Characteristics and outcomes of medically managed patients with non-ST-segment elevation acute coronary syndromes: Insights from the multinational EPICOR Asia study.Int J Cardiol. 2017 Sep 15; 243:15-20.IJ
Many patients with non-ST-segment elevation acute coronary syndromes (NSTE-ACS) are medically managed without coronary revascularization. The reasons vary and may impact prognosis.
EPICOR Asia (NCT01361386) is a prospective study of hospital survivors post-ACS enrolled in 218 hospitals from 8 countries/regions in Asia (06/2011-05/2012). All medically managed NSTE-ACS patients were classified into 3 groups: 1) no coronary angiography (CAG-); 2) non-significant coronary artery disease (CAD) on angiogram (CAG+ CAD-); and 3) significant CAD (CAG+ CAD+). We compared baseline differences between patients medically managed and patients undergoing revascularization, and also between the medically managed groups. Adverse events were reported and compared up to 2years.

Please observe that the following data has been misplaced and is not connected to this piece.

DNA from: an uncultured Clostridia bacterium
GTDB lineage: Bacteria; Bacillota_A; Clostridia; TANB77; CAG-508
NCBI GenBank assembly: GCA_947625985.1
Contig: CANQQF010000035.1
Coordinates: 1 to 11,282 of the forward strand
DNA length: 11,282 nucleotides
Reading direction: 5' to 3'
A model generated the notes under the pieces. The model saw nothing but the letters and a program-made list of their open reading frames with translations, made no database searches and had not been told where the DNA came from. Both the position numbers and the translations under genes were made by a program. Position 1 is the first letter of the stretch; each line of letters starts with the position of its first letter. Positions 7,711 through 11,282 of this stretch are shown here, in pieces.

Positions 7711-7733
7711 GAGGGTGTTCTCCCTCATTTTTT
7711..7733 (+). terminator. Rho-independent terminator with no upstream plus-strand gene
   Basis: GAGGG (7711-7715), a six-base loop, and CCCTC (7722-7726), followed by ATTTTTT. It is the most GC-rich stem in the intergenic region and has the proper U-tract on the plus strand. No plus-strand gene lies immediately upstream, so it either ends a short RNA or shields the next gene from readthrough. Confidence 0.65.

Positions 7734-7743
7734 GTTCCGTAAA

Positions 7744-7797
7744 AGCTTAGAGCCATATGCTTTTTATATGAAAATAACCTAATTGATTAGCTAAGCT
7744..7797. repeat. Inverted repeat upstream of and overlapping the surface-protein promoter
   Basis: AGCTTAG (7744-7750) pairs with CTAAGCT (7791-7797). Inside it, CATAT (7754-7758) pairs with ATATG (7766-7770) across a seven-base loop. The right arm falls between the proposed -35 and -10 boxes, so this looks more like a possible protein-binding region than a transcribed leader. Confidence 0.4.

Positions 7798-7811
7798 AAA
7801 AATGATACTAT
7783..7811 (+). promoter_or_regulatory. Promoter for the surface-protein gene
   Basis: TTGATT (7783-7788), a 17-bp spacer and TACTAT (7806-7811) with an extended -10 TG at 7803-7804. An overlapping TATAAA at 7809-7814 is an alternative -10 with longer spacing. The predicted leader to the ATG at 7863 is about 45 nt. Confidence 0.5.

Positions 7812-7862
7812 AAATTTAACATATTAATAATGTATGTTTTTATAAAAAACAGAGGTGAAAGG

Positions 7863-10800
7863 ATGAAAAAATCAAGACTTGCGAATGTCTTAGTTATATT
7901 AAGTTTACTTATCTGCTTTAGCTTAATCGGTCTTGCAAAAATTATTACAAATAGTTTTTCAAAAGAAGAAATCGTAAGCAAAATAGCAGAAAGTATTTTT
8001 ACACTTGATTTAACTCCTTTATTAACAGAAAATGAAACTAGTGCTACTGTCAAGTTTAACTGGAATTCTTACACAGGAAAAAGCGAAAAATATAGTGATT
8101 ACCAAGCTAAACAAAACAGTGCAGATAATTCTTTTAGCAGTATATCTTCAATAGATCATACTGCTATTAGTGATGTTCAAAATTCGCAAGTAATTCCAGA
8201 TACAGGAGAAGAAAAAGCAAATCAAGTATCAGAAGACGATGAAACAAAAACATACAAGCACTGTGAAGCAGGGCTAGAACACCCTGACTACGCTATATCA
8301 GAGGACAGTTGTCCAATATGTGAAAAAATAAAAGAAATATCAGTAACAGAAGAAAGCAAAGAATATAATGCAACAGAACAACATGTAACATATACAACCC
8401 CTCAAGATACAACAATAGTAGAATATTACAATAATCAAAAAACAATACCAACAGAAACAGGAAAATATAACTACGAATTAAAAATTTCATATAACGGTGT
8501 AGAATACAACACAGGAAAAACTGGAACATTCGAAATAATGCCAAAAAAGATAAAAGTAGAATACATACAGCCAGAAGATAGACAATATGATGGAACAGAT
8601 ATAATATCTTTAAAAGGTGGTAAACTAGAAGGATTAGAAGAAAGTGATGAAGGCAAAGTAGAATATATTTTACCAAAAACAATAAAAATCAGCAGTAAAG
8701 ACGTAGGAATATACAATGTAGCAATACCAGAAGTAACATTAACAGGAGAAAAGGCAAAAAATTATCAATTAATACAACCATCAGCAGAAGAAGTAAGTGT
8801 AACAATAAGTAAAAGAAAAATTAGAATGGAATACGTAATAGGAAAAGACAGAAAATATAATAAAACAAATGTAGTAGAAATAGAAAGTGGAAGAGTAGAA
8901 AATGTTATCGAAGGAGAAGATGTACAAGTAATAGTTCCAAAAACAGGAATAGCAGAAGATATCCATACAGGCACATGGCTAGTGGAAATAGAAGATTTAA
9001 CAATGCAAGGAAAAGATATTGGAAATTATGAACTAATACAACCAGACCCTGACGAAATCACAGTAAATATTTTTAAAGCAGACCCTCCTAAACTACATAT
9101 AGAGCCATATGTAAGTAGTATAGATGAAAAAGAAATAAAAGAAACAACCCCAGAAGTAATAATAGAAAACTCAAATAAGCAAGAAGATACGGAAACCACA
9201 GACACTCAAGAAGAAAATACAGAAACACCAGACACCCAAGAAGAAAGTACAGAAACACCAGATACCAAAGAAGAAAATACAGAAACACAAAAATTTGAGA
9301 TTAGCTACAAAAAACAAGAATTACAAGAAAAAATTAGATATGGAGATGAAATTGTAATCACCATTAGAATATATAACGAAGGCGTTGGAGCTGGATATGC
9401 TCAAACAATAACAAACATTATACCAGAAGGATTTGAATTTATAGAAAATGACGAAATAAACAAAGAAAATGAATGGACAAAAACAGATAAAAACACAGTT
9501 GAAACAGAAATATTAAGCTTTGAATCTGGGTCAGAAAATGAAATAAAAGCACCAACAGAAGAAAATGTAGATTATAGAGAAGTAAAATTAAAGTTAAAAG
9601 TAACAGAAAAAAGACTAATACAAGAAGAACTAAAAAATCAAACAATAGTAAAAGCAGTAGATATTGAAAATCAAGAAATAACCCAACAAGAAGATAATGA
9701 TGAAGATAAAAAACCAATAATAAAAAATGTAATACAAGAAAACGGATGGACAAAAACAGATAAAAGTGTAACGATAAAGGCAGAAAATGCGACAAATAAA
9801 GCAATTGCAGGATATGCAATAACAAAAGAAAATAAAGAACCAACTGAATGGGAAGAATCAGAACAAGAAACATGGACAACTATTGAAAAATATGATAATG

Of 6163 NSTE-ACS patients, 2272 (37%) were medically managed, with 1339 (59%), 254 (11%), and 679 (30%) in the CAG-, CAG+ CAD-, and CAG+ CAD+ groups, respectively. There were marked differences in the proportion of medically managed patients among the 8 countries/regions (13-81%). Medically managed patients had higher mortality at 2years compared with revascularization (8.7% vs. 3.0%, p<0.001). Among medically managed patients, CAG- patients were older, more likely to have pre-existing cardiovascular disease, and had the highest 2-year mortality (10.5% vs. 4.3% [CAG+ CAD-] and 6.6% [CAG+ CAD+], p<0.001). Mortality differences persisted after adjusting for other patient risk factors.
Medically managed NSTE-ACS patients are a heterogeneous group with different risk stratification and variable prognosis. Identification of reasons underlying different management strategies, and key factors adversely influencing long-term prognosis, may improve outcomes.